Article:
No. I nodded off before I could decide. Showed my mom the bottles when I woke up. I’d told her and my dad about the three tries that came before it, so this time they didn’t take any chances.

And you got diagnosed, finally.

    Yeah. My first night in a hospital bed in four years. I told myself I would sneak out of bed once the parentals were asleep, change into my street clothes, take the elevator to the top floor and put myself through the first window I saw.

But you still didn’t.

I sat staring at the door of my room for an hour trying to work up the courage. Never once thought about getting caught by security or where the hell they’d send me if I didn’t succeed. I thought about my dad holding down three jobs in the late ‘90s. Mom staying home for thirteen years to raise me and my brother. Thousands of hours of pure dedication. It got Mark somewhere. Could I waste all that on the pavement outside? I fell asleep again.

Would’ve hurt too much?

No. Not me. Mom. Dad. Hurt my brother too much. Friends. My little niece in Connecticut, her brother I still haven’t met. I burst into tears every time I see a picture of them. What the fuck do you say to a three-year-old when a relative stops showing up on Skype?

Dais grits her teeth at this.

           But what is this, then?

    Hm?

This. The library at four in the morning.

So I get back to school in August. Emphasize in the mirror a thousand times a day, this year will be different. I can’t even fool myself. Sure enough, eight weeks in, I have straight A’s and I’m sleeping through half my classes. Prozac’s barely keeping me above water. I get it in me, just like freshman year, that I’ll pull the plug and go home to work while I sort things out. But there’s something different, aside from the pills.

Narcolepsy?

Books. I started reading again. Gone Girl. 334. American Psycho. Less than Zero; Lolita; Ladies and Gentlemen, the Bronx is Burning. A couple of Bukowski collections. I read so much I forgot I was even depressed. Got into long-form journalism: The Big Short, A Season on the Brink, Homicide. And then I realized it when I read Friday Night Lights: my major was stable.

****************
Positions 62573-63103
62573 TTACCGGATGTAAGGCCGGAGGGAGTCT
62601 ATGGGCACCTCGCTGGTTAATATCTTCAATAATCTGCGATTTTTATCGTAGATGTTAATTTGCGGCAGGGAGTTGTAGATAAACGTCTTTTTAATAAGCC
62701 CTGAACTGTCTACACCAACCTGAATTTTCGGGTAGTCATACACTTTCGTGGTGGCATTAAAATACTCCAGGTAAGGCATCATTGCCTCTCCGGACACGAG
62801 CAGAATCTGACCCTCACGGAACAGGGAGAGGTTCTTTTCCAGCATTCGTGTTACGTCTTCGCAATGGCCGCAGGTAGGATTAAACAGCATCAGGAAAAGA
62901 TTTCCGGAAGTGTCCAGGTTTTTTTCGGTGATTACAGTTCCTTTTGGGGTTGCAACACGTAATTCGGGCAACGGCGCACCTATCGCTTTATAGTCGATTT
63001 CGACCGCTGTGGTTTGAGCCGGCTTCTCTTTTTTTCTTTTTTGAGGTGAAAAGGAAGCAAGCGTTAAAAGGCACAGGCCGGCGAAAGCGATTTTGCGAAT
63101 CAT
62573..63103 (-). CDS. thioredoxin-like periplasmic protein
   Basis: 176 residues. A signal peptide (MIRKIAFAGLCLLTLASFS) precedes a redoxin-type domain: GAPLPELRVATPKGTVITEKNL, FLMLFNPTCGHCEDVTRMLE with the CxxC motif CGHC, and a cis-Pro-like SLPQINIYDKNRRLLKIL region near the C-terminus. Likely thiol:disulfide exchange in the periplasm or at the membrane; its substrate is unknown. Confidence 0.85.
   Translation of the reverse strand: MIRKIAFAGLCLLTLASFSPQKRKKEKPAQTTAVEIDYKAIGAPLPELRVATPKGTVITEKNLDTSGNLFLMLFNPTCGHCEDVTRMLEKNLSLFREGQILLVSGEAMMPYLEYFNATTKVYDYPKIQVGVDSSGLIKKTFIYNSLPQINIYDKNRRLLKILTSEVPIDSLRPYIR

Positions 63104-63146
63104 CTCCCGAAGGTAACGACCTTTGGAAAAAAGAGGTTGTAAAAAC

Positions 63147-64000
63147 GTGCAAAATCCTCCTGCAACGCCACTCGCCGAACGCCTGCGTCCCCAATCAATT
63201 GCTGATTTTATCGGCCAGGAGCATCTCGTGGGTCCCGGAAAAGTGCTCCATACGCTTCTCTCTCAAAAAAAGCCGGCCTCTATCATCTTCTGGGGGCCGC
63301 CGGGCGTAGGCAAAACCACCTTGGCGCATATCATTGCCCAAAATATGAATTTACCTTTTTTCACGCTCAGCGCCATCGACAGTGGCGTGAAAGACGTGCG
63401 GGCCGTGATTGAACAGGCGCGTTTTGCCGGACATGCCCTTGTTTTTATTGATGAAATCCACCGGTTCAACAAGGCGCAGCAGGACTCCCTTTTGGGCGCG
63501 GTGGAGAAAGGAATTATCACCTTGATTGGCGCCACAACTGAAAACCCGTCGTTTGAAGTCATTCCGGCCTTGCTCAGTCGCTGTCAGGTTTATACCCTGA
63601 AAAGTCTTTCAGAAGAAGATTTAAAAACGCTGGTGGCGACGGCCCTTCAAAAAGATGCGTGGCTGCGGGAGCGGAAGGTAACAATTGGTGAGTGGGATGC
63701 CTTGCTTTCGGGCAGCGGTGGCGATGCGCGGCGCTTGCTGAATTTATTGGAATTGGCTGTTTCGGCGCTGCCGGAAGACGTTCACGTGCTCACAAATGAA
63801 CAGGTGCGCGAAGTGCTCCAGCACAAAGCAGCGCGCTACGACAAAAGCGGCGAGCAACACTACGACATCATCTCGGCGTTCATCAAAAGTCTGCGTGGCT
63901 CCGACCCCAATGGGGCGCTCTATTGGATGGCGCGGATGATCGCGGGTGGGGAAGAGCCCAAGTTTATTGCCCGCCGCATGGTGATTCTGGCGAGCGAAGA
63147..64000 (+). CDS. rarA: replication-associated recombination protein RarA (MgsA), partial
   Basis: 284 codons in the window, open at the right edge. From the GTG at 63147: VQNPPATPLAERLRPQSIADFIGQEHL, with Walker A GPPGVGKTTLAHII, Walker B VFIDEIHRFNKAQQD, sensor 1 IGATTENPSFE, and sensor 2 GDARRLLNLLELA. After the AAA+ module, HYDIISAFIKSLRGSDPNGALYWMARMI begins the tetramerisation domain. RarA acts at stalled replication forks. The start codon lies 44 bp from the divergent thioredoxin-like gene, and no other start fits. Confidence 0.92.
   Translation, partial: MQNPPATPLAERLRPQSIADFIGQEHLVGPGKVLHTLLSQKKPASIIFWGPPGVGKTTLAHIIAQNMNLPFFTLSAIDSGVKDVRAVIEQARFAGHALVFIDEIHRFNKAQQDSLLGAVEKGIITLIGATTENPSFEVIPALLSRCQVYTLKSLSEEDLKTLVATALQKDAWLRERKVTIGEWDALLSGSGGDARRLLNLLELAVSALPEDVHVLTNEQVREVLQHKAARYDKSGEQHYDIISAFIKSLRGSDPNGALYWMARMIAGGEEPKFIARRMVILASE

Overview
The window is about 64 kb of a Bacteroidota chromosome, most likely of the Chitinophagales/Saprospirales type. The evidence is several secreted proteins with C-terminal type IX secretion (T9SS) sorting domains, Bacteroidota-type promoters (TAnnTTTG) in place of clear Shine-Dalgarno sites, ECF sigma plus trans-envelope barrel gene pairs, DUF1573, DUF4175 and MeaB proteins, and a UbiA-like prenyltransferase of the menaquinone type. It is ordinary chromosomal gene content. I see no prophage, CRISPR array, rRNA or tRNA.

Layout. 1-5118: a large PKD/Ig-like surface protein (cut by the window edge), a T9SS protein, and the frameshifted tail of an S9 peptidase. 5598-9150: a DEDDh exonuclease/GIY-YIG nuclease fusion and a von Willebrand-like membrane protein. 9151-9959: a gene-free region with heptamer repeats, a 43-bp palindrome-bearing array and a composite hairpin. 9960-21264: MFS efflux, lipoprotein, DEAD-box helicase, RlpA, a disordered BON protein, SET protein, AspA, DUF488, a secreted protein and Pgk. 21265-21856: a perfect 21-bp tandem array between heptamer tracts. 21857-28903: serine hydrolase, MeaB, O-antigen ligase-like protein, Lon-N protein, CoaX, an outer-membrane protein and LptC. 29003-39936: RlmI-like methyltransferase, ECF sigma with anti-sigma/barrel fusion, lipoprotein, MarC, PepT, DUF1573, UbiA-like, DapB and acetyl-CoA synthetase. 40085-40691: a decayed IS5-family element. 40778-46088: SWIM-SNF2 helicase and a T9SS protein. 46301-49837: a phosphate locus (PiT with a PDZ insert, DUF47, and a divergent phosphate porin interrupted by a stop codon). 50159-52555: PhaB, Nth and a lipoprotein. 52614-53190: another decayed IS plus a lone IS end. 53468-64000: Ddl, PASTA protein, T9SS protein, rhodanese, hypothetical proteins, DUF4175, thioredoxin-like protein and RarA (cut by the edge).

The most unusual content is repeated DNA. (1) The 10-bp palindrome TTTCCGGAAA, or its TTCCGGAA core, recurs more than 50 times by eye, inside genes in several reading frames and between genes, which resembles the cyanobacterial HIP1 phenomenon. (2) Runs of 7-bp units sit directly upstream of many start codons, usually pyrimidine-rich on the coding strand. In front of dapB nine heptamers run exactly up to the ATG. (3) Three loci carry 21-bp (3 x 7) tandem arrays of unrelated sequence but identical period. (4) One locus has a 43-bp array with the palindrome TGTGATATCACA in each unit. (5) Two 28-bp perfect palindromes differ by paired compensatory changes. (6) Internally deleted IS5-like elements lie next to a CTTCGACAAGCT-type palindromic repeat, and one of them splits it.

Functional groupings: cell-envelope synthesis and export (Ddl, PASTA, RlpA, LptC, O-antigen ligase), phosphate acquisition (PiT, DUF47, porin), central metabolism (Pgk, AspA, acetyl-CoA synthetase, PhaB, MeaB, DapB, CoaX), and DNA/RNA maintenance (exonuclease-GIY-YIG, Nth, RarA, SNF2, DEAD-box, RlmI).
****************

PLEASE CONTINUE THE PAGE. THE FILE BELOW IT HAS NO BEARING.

Stable.

I turned 65 in middle school. Most of my life, all I’ve cared about is stability. I had good parents and a good upbringing, and I got addicted to that feeling of comfort. Coming up through adolescence, I was so fucking afraid of anything new that might get me in trouble. So girls, partying, that all went by the wayside. And once I got away from stability, leaving home, I clammed up. That’s where the depression came from. Now I always read stuff in The Player’s Tribune about guys coming from nothing – literally, nothing – and making it in the NFL and the NBA. You wonder, how? How do you get that far with no structure?

Practice.

Fear.

You’ve lost me.

Extraordinary men are not born from ordinary surroundings. You can’t just have desire, or even the work ethic and the desire. If you aren’t afraid of failure because failure won’t hurt, you’re done. If Dad can hand you a job and a car and a house if you flunk out, you will achieve nothing and love it. In my case, I had no fear because I had no concept of failing business classes. It wasn’t that the work was too easy, it was that there wasn’t enough. I had too much free time to think. And when I spend too much time in my own head, the pills in my cabinet look like Skittles. So I changed majors. When I switched to the journalism school, the guy who helped me register said I was the first kid he ever saw check out of the business program willingly. Every other kid he brought in got booted with a GPA lower than his blood alcohol content.

He lied. But go on, please.

I got into my first classes in the new school in January and realized, hey, these kids can write. I’m not the only one reading books here. Reading and writing do not set me apart the way they did in business. That’s my fear. So, I’m afraid of a peer’s experience making me look average? Fine. I’ll work when they’re sleeping. Extraordinary.

Lunacy.

    Tell me that when you need a ghostwriter.

    Right. You’d stare and drool on your laptop. With the ring box halfway out of your pocket, I’m certain.

Nah. Quarter of the way. You gotta earn it.


    For Katie, who knows why.
For Sam, who read every draft.
For Daisy, who presumably won’t sue.

January 27 – February 14, 2016

Columbia, South Carolina


Michael Woodel is a student at the University of South Carolina. Art is by Steven Tutino.